Many Chinese people have a mixed perception of Russia: While they favor the rapport between the two strongmen Xi Jinping and Vladimir Putin, many are still of the view that Moscow is treacherous, given a history fraught with conflicts and feuds between the two nations, from the invasion by czarist Russia to the strained camaraderie in the Soviet era.
Also, some observers tend to badmouth Russia, calling its superpower status purely “past tense.” One fact is that southern China’s Guangdong province is set to surpass Russia in gross domestic product.
Yet a top strategist has called for more efforts to boost trust between Beijing and Moscow, amid a thaw in Sino-US relations following China’s red-carpet treatment last week for Donald Trump’s “state visit plus” that was packed with events and banquets.
Wang Haiyun, of the China Institute for International Strategic Studies, a quasi-governmental think-tank, noted in an op-ed in the Communist Party mouthpiece Global Times that neglecting or belittling Russia served no good for China, stressing that Russia is still a heavyweight influencer in global affairs.
“It may no longer be a superpower, with its GDP being eased out from the world’s top 10, [but] Russia’s huge territory, natural-resource reserves, self-sustainability and huge potential are elements that it can count on to retain its global stature.… And don’t forget the Russian military, R&D [research and development] capabilities [and] its judicious strategizing in diplomacy and geopolitics,” urges Wang.
Russia’s penchant for maximizing its gains with limited economic or military input, as seen in its alleged influence in US and European elections as well as its recapture of Crimea, is food for thought for China.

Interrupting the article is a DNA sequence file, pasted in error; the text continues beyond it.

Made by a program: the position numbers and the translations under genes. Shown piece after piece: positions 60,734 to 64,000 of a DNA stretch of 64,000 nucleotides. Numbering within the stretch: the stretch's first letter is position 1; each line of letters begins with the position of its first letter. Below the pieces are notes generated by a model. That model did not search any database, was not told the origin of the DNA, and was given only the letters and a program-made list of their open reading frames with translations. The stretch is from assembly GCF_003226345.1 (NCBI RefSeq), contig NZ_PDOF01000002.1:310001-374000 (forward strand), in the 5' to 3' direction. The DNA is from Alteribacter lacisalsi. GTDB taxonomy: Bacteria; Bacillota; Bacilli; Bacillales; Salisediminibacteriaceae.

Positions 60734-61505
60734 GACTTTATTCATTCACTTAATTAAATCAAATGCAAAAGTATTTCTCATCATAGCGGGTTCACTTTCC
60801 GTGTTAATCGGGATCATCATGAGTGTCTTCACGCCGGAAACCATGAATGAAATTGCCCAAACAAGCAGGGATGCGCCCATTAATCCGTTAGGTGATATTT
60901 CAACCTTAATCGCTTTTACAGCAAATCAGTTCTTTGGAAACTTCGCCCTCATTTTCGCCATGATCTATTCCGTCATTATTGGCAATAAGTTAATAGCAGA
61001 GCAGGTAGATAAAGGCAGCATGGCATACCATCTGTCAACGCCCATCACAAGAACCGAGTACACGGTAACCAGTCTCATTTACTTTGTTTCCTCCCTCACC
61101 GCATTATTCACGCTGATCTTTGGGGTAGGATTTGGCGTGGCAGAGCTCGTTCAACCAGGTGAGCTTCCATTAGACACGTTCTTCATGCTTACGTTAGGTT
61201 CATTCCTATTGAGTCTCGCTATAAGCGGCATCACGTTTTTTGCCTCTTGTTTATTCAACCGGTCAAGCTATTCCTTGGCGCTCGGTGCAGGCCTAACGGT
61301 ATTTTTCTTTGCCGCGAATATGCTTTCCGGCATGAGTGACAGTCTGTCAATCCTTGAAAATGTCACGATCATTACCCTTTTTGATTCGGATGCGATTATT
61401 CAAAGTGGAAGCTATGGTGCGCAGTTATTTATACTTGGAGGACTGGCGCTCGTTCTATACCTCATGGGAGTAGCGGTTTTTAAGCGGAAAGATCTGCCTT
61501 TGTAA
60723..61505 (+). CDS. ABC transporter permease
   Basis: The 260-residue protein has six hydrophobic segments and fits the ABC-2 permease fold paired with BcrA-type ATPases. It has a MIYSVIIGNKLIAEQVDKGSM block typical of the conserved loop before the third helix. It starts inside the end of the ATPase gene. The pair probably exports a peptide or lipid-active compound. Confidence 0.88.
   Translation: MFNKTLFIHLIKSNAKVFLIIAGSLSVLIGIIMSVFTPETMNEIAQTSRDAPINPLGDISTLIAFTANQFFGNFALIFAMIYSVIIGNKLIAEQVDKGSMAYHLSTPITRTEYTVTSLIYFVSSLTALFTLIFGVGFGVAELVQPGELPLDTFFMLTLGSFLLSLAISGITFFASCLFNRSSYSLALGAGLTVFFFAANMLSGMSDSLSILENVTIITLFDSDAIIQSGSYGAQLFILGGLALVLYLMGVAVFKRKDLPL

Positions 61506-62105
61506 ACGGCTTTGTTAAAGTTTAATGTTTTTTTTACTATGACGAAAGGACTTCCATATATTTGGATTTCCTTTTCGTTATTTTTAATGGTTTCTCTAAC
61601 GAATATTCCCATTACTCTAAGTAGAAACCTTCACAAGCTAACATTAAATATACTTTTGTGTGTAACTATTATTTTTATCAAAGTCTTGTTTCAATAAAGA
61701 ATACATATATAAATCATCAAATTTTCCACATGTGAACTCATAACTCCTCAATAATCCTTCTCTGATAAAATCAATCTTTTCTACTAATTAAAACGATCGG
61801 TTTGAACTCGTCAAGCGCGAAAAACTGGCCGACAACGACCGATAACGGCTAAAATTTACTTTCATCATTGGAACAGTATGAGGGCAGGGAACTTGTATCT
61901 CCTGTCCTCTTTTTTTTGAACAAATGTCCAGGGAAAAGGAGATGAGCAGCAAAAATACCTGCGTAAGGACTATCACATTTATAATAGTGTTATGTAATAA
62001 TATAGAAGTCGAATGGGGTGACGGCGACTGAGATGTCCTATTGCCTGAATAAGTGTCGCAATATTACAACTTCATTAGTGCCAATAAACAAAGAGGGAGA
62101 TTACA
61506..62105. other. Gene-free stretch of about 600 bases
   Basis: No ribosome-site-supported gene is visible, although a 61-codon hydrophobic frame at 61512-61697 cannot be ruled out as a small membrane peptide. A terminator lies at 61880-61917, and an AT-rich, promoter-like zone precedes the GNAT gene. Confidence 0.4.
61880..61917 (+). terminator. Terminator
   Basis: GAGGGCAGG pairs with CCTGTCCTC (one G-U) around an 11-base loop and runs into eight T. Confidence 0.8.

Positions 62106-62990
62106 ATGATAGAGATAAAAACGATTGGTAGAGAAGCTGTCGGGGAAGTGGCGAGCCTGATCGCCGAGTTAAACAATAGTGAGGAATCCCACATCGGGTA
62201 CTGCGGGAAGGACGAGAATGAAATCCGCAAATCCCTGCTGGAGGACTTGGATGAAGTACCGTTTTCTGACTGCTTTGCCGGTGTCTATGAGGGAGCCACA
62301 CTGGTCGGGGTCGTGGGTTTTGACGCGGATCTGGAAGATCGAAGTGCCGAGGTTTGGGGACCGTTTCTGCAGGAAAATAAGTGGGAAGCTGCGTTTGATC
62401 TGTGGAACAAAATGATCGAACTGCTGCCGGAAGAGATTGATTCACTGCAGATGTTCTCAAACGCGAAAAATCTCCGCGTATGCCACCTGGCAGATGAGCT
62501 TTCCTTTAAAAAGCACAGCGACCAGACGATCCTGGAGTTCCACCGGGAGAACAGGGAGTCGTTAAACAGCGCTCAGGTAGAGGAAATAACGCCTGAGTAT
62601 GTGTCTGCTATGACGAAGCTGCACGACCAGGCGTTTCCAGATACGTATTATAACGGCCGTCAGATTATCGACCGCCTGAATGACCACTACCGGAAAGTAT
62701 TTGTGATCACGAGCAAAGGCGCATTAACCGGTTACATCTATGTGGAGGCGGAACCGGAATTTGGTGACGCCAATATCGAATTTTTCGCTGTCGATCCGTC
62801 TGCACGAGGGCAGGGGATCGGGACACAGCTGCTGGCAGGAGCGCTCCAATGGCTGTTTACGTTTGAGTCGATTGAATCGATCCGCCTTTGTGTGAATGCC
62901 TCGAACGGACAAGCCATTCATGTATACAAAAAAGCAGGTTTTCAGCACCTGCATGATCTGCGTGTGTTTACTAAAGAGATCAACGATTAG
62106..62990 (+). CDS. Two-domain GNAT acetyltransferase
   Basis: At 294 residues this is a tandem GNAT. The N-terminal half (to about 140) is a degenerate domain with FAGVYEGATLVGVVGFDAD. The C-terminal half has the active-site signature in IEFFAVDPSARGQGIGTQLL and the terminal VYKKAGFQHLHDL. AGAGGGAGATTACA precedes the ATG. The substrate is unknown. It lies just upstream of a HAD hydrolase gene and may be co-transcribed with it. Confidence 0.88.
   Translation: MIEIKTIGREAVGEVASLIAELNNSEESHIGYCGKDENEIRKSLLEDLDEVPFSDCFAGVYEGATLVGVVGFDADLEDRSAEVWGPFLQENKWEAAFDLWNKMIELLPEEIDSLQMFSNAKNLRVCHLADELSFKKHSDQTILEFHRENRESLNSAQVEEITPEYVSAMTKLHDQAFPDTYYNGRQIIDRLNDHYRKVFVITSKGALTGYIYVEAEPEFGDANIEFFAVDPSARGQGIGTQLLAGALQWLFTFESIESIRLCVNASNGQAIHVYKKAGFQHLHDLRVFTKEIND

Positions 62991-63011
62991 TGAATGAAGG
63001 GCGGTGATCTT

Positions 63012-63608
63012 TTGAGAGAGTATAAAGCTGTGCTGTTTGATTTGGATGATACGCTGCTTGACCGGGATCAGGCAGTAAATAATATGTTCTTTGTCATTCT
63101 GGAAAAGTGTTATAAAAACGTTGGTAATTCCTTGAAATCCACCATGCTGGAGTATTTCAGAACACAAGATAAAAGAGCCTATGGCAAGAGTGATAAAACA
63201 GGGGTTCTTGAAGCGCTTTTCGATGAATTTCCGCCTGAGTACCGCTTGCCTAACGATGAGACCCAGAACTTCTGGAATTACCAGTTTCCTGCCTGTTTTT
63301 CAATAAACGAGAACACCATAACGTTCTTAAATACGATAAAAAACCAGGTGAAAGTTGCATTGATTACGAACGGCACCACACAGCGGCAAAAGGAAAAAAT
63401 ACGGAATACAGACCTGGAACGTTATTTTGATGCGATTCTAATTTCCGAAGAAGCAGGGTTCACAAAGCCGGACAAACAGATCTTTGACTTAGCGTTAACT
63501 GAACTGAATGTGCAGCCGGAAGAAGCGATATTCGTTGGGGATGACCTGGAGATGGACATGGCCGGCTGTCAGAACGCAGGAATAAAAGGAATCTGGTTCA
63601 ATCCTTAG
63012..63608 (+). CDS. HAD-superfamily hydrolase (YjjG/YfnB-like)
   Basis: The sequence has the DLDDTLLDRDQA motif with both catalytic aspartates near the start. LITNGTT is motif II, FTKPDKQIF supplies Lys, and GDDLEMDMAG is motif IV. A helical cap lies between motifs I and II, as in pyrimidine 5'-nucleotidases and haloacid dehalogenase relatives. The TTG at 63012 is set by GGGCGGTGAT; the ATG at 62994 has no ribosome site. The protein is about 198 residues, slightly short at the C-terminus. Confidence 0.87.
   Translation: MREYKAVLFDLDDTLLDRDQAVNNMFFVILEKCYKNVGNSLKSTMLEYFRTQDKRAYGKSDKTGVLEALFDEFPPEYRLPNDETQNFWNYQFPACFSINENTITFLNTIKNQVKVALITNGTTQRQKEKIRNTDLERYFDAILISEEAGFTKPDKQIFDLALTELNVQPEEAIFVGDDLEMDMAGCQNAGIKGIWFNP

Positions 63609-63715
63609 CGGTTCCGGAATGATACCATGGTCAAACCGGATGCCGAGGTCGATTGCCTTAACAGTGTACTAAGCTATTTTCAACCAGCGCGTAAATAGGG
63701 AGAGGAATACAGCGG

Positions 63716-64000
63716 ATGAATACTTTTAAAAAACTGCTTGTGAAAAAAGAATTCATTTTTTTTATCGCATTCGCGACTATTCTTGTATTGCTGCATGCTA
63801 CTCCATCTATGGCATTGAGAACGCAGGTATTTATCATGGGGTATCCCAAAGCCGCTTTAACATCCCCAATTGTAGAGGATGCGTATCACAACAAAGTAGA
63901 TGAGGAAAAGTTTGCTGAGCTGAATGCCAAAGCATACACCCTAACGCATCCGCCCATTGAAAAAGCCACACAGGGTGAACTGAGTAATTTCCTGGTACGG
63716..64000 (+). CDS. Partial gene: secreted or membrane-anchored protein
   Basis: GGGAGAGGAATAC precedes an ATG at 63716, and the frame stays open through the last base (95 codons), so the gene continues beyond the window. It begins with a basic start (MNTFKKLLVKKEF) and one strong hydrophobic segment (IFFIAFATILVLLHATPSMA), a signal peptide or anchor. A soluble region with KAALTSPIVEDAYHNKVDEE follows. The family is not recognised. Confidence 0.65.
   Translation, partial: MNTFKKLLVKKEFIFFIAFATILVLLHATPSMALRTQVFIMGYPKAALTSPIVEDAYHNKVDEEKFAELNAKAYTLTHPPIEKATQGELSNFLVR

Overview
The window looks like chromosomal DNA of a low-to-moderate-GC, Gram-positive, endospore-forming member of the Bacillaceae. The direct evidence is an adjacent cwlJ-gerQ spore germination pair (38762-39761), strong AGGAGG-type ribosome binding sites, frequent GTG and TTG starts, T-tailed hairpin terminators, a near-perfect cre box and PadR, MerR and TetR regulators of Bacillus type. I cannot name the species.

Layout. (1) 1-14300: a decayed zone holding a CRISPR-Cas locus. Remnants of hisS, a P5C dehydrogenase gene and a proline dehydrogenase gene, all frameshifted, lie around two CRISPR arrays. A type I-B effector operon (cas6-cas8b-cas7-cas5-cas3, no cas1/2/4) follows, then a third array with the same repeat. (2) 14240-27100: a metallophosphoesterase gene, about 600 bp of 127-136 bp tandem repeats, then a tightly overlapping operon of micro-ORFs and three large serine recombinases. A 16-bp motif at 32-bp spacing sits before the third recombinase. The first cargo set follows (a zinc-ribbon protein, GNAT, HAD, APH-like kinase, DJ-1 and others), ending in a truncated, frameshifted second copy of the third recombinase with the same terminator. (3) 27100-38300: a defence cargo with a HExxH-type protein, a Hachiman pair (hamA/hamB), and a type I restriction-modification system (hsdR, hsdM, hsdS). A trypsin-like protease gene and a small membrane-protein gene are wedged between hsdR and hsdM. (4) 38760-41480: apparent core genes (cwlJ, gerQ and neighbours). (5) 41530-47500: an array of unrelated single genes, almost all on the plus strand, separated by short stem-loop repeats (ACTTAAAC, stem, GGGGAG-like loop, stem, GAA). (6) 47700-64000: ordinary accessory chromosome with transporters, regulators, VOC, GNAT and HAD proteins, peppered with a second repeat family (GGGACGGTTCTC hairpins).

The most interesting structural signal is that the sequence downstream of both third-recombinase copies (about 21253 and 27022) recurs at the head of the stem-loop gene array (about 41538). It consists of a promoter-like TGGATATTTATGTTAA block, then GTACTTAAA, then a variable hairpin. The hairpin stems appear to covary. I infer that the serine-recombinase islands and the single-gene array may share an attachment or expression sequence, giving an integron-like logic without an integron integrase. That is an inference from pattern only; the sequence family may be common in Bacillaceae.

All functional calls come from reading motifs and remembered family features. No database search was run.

Wang warns against betting on the illusion that Washington won’t seek to contain China, but instead urges relying on the Sino-Russian bromance for mutual benefits.
Territorial rows concerning border areas in northeastern China and Russia’s Far Eastern Federal District, a major obstacle in the way of enhancing ties, were settled in a 2001 treaty that delineated a permanent boundary.
Thus Beijing must seek to beef up its Russia ties in its quest for a balanced, pluralistic world order, as our enemy’s enemy is our friend, at a time when Washington and Moscow are continually at odds with each other, according to Wang.
China and Russia share more resonance in strategies and ideologies, on the base of a slew of stared identities: Both are permanent members of the United Nations Security Council, and, as each other’s largest neighbor, the two countries have common stakes in regional stability and counterterrorism.
Economic incentives can bind the two even closer, the expert says, as illustrated in Russia’s exports of gas and other natural resources to China, in deals that benefit both parties.
A video clip showing Putin putting a shawl on Xi’s wife Peng Liyuan at the fireworks show at the 2014 Asia-Pacific Economic Cooperation (APEC) summit in Beijing that went viral, and Xi’s attendance at the 2014 Sochi Winter Olympics amid the West’s boycott, among others, are cited as examples of the bromance between the two countries.
As both Xi and Putin have cemented indisputable authority in their respective counties, they should join hands in rebalancing and resisting Washington’s hegemony, especially when the latter’s clout is on the wane, Wang says.